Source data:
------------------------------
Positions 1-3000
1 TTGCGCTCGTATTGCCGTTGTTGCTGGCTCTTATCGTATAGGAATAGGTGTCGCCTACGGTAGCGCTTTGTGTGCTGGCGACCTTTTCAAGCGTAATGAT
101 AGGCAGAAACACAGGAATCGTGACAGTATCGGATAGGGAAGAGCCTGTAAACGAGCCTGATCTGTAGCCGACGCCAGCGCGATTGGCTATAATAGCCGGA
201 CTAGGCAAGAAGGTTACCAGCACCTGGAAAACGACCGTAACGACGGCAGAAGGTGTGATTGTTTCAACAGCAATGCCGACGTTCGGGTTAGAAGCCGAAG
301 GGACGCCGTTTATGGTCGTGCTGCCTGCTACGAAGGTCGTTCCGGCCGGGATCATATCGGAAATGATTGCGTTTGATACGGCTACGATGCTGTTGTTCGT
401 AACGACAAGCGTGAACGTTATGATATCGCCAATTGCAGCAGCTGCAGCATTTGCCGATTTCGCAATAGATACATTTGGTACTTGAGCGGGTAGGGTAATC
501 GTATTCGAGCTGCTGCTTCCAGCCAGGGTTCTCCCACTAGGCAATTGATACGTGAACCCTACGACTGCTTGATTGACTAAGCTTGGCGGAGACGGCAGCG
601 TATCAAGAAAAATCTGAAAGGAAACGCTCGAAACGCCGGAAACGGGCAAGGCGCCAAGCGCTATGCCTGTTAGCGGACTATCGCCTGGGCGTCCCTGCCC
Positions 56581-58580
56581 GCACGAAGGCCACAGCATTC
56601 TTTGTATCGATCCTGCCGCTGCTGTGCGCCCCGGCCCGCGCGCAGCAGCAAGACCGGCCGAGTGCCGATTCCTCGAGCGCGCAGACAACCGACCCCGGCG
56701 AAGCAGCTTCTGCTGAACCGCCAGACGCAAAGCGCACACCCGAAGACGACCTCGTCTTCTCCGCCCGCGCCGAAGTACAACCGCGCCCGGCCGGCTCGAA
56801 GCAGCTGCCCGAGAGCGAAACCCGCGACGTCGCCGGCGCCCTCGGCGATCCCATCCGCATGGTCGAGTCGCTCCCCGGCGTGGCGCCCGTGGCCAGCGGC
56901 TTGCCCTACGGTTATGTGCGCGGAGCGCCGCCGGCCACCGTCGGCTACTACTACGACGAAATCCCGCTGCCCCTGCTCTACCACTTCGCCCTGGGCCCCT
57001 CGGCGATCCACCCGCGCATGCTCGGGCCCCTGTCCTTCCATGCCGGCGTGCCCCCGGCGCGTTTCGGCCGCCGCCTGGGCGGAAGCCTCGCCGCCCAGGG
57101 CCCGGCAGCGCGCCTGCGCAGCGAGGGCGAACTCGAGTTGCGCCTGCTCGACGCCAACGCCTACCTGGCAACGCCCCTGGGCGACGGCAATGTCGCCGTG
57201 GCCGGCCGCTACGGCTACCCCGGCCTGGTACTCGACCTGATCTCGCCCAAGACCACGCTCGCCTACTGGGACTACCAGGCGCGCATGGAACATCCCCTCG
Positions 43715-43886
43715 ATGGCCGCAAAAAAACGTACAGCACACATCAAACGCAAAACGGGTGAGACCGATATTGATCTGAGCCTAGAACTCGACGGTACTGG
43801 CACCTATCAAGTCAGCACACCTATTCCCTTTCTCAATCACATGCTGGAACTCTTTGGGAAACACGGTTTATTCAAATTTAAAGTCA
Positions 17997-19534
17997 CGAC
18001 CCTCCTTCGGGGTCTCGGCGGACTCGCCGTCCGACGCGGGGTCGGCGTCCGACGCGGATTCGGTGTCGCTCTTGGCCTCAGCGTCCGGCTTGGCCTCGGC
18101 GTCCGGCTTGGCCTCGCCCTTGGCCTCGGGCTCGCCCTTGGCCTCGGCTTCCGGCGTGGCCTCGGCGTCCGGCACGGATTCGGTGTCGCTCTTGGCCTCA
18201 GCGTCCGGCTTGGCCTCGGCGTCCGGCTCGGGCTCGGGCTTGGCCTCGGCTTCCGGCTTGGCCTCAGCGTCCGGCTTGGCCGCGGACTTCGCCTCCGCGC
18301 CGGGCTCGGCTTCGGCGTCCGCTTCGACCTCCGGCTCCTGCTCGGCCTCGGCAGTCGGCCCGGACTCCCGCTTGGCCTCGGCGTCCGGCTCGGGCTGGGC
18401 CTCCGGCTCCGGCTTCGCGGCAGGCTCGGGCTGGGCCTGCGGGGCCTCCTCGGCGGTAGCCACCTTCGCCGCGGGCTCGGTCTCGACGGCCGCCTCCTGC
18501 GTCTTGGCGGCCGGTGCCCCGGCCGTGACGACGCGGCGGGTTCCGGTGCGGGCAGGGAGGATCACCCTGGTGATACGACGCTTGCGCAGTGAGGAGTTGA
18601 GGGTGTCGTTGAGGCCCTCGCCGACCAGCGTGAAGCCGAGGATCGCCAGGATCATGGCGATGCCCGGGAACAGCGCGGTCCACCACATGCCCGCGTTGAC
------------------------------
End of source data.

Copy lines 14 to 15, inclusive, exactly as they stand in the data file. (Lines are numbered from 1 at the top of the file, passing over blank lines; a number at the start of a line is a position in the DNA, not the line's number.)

56901 TTGCCCTACGGTTATGTGCGCGGAGCGCCGCCGGCCACCGTCGGCTACTACTACGACGAAATCCCGCTGCCCCTGCTCTACCACTTCGCCCTGGGCCCCT
57001 CGGCGATCCACCCGCGCATGCTCGGGCCCCTGTCCTTCCATGCCGGCGTGCCCCCGGCGCGTTTCGGCCGCCGCCTGGGCGGAAGCCTCGCCGCCCAGGG